Arkansas dog bite laws do not yet exist because the state does not have a state-wide dog bite statute. However, there are laws that address vicious dog attacks involving dog owners who knowingly or negligently allows a dog to attack another person resulting in serious injury or death.
What to remember:
- Some counties in Arkansas practice the “one bite rule” and others have strict liability ordinances (no single statewide law addressing dog bites).
- The victim must prove that the dog owner was negligent in counties that practice strict liability.
- State guidelines hold the owner of a “dangerous dog” liable whether negligence was a factor.
- Victims and dog owner may resolve the issue out of court
- Negligence involving a dangerous dog leading to injury or death of a person is a misdemeanor.
Arkansas doctrines of negligence
Arkansas dog bite guidelines warn that negligently failing to keep control of your dog/animal is a violation of state law, thus the owner may be held strictly liable for any injuries inflicted on the victim. That tells you that the state of Arkansas expects you to leash your dog while in public, fence your yard to keep your dogs from wandering, and or pen the dog. Why?
A successful negligence claim in Arkansas requires the victim to prove that the owner of the dog owed him/her duty and that the owner/defendant breached that duty resulting in injury. This means if you invite someone to your home and he or she gets injured or bitten while on your property, then you are liable for injuries or damage caused.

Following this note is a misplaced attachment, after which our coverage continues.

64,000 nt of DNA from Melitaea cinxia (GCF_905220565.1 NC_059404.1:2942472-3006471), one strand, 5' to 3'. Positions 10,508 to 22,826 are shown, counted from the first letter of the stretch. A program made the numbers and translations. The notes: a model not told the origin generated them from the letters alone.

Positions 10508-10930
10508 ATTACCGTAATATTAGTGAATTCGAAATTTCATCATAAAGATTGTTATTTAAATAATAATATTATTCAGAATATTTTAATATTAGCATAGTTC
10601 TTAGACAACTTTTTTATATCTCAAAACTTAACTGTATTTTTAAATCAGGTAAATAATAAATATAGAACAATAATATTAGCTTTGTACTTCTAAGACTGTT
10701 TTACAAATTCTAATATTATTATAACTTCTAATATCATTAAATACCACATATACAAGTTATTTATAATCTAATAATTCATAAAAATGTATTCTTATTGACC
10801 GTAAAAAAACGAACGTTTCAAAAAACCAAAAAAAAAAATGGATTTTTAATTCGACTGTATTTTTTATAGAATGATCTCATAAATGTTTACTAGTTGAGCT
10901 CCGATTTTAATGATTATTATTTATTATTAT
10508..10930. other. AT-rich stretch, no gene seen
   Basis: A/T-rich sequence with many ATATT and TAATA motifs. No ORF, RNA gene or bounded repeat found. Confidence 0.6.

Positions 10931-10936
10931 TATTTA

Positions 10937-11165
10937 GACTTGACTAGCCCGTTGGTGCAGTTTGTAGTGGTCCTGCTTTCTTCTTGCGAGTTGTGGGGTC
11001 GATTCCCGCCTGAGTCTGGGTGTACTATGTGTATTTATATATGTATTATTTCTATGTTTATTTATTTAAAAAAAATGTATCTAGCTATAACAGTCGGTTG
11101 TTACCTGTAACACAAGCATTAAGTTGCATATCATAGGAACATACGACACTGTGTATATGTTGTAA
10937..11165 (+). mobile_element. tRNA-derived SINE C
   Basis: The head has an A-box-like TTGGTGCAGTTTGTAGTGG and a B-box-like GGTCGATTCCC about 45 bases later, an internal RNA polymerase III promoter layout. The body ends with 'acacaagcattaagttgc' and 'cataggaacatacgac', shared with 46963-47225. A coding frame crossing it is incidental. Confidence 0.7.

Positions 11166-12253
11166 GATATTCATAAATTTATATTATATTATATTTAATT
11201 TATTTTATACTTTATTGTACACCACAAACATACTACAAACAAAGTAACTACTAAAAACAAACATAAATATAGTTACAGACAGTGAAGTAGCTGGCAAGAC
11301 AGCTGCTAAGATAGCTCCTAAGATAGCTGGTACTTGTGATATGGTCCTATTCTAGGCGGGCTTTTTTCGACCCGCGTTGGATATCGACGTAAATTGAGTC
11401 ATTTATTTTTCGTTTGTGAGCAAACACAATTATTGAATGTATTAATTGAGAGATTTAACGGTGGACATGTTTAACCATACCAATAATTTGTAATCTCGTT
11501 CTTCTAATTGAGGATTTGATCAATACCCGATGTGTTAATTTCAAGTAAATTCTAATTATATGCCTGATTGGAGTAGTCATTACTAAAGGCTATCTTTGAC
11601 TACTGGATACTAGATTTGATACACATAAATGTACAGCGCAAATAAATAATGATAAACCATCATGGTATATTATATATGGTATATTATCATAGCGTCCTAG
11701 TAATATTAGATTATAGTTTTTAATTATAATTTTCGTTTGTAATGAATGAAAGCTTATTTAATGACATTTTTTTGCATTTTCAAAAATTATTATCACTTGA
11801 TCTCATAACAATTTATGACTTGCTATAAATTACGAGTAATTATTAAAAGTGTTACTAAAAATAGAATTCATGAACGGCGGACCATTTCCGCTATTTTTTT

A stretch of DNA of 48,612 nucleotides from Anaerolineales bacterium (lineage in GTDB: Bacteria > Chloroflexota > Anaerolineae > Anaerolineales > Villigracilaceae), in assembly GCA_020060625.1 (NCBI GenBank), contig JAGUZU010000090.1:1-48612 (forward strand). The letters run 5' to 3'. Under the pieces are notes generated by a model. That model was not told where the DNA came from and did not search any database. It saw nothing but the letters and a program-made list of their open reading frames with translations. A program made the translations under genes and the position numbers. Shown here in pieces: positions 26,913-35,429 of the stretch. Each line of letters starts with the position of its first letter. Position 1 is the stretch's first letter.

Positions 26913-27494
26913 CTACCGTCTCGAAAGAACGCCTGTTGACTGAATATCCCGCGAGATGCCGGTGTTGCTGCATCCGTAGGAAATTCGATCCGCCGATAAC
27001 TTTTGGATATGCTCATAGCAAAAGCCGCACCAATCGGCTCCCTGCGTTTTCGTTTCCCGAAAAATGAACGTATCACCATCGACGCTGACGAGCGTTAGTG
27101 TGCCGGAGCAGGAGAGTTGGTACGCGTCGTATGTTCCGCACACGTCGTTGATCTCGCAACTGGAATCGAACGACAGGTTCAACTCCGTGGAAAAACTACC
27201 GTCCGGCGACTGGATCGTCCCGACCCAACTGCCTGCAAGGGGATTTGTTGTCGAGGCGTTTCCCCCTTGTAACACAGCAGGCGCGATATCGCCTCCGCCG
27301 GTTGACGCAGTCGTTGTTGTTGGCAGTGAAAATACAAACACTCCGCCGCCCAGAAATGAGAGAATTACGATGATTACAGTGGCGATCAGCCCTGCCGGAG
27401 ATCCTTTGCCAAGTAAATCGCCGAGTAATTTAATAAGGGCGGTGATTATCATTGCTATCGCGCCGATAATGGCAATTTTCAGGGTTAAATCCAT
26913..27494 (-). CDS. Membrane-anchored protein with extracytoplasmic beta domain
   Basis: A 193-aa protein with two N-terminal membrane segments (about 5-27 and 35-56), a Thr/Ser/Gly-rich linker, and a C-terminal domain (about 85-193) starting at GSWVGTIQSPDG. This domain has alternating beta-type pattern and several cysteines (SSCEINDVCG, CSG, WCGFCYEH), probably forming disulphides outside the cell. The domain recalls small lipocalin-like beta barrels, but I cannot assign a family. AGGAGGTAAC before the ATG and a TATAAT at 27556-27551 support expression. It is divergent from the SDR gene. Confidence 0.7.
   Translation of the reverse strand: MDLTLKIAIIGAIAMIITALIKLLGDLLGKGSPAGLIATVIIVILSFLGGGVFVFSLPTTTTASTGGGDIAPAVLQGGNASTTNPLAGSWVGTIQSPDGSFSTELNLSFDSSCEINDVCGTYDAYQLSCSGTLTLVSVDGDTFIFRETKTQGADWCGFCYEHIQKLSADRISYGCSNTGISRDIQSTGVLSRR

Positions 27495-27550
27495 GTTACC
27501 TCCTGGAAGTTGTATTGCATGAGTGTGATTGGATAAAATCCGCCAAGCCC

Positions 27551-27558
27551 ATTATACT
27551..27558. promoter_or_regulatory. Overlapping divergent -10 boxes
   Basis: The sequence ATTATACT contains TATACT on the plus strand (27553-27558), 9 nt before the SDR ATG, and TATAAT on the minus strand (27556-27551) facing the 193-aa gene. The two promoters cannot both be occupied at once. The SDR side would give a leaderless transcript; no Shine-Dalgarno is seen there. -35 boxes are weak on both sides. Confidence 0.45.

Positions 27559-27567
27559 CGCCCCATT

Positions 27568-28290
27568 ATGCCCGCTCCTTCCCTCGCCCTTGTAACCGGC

What to remember:
- If a dog owner violates an ordinance or statute, for example, if he/she fails to obey leash laws, then the victim may use that as evidence of negligence (negligence per se).
- Restitution in most cases covers medical expenses and other reasonable expenses. To recover pain and suffering, lost incomes, damages, and so on, the victim may file a personal injury claim at the Arkansas civil court.
- The victim has three years to file a case.
The doctrine of “scienter” in Arkansas/one free bite rule
Scienter, or “one bite rule” refers to a variety of strict liability laws that say; the owner is not liable if he or she had no reason to believe that the dog had vicious propensities.
In practice, the victim may only recover compensation if he or she proves that:
- The dog has bitten or exhibited vicious propensities in the past.
- The owner was aware or should have known of the dog’s vicious propensities.
For example, if you put up a “DANGEROUS DOG” sign, that may be an admission of the danger the dog poses to the public.
What is a dangerous/vicious dog in Arkansas?
Municipal Code Sec. 10-9-vicious dog, defines a dangerous dog as quote:
“any dog with a known propensity, tendency or disposition to attack unprovoked, to cause injury or otherwise threaten the safety of human beings or domestic animals. (2) any dog which, without provocation, attacks or bites or has attacked and bitten a human being or child. (3) any dog owned or harbored primarily or in part for the purpose of dogfighting or any dog trained for dog fighting”.
What is crucial to remember is that Arkansas dog bite guidelines exclude any dog that acts to protect its owner’s property or person, police or public safety dogs, and service dogs from the list of dangerous dogs.
This means if a dog bites or injures a criminal intending to do you or the dog harm, then the owner is not liable.
Section 10-9 (c) of the code says “whoever violates any provision of this section shall be guilty of a misdemeanor. In addition, thereto, upon conviction, the owner or possessor of the vicious dog shall, within 30 days, euthanize said animal or permanently remove the animal from the county. If after the expiration of 30 days, said animal has not been removed from the county or euthanized, the sheriff may seize said animal for euthanization”.